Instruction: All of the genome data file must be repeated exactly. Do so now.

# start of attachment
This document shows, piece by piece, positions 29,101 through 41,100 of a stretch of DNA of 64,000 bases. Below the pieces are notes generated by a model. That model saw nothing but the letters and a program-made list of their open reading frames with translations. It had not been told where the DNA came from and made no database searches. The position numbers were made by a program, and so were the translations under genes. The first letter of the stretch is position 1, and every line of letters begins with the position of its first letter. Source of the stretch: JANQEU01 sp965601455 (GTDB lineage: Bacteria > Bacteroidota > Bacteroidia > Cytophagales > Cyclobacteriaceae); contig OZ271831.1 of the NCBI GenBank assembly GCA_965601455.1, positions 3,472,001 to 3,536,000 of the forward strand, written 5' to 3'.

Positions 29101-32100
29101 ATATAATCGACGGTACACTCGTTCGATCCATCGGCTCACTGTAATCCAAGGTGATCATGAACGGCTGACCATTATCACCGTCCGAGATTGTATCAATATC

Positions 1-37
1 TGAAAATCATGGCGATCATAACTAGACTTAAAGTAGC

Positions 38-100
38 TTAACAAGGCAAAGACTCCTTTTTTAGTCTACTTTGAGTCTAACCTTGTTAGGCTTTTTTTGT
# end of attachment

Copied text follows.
This document shows, piece by piece, positions 29,101 through 41,100 of a stretch of DNA of 64,000 bases. Below the pieces are notes generated by a model. That model saw nothing but the letters and a program-made list of their open reading frames with translations. It had not been told where the DNA came from and made no database searches. The position numbers were made by a program, and so were the translations under genes. The first letter of the stretch is position 1, and every line of letters begins with the position of its first letter. Source of the stretch: JANQEU01 sp965601455 (GTDB lineage: Bacteria > Bacteroidota > Bacteroidia > Cytophagales > Cyclobacteriaceae); contig OZ271831.1 of the NCBI GenBank assembly GCA_965601455.1, positions 3,472,001 to 3,536,000 of the forward strand, written 5' to 3'.

Positions 29101-32100
29101 ATATAATCGACGGTACACTCGTTCGATCCATCGGCTCACTGTAATCCAAGGTGATCATGAACGGCTGACCATTATCACCGTCCGAGATTGTATCAATATC

Positions 1-37
1 TGAAAATCATGGCGATCATAACTAGACTTAAAGTAGC

Positions 38-100
38 TTAACAAGGCAAAGACTCCTTTTTTAGTCTACTTTGAGTCTAACCTTGTTAGGCTTTTTTTGT